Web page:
The Board of Directors of the World Bank approved financial support worth $15 million as part of the third additional financing within the Competitive Agriculture in Moldova Project.
The project will support the modernization of the food security system of the country by creating a comprehensive system for the management of animal by-products not intended for food production according to the European Union (EU) standards.
Moldova’s predominantly agricultural economy is substantially dependent on agricultural production and processing of agricultural products in the Europe and Central Asia region.
Given the importance of the sector, food quality and safety control systems, in line with the EU standards, are essential for the sector’s continued growth, exports, public health, and environmental protection.
“Current methods and trends of animal waste disposal in Moldova are not in line with international best practices and thus result in major risks to health and the environment.
We hope that this additional funding will stimulate growth in economic activity in the agri-food sector, as improvements in the food safety system will increase the prospects for increased and diversified production in domestic and export markets for dairy products and meat,” said Anna Akhalkatsi, manager for Moldova, World Bank.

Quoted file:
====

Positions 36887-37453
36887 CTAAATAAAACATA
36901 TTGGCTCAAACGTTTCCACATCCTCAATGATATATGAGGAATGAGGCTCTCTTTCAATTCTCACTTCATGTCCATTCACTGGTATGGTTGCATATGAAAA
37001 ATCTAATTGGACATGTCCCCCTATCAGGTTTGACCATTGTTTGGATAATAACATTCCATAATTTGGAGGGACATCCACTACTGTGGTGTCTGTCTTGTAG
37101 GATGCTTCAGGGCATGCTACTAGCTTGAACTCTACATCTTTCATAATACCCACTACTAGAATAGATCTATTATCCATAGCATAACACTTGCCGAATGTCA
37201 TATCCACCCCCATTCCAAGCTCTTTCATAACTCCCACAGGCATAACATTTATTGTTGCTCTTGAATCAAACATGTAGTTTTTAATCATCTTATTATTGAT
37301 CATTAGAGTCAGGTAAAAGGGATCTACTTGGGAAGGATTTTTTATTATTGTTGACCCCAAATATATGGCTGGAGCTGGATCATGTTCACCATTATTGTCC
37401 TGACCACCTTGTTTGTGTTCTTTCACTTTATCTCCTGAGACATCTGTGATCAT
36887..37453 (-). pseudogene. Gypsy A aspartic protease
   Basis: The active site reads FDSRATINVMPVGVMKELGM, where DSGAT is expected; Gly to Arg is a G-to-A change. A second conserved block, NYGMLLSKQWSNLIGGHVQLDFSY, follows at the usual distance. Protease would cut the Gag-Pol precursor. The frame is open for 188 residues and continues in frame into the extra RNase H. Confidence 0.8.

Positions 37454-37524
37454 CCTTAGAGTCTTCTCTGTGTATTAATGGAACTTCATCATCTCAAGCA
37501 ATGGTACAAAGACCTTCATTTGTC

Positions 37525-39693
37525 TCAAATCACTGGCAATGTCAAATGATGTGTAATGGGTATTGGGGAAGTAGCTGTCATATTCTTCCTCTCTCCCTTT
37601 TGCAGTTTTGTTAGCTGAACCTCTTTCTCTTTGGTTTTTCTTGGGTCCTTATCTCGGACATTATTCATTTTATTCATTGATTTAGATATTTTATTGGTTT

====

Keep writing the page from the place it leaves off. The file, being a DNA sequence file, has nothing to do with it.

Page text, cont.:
In addition to the economic and trade benefits that are essential in the context of the COVID-19 crisis, addressing the remaining issue of safe disposal of animal by-products will generate multiple related environmental and public health benefits, increasing Moldova’s resistance to epidemiological outbreaks of food poisoning in the future.
Since its approval in 2012, the project and related additional funding have strengthened the country’s efforts on export competitiveness, attracting investment and increasing access to premium food export markets by financing investment, supporting institutional development, and integrating the use of good agricultural practices and sustainable land management. The project also provided support to farmers affected by export restrictions on the Russian market, avoiding the collapse of the fruit sector.
In addition to mitigating the consequences of the COVID-19 crisis through contributions to the economic recovery and broader resilience of the agri-food sector, the $15 million financial support will help Moldova contribute to reducing greenhouse gas emissions and establishing more vectors for climate change mitigation, by reducing the emissions of greenhouse gases. This objective will be achieved by diverting animal by-products from waste storage, reducing the use of synthetic nitrogen-based fertilizers, and diverting the use of fossil fuels in generation/cogeneration.
Since the accession of Moldova to the World Bank in 1992, more than $1.3 billion have been allocated for more than 60 operations in the country.
Currently, the World Bank’s portfolio includes 12 active projects with total commitments amounting to $588.1 million. Areas of support include regulatory framework reform and business development, modernization of government services, tax administration, land registration, education, the road sector, health and the social sector, including the emergency response to COVID-19, agriculture, and the energy sector.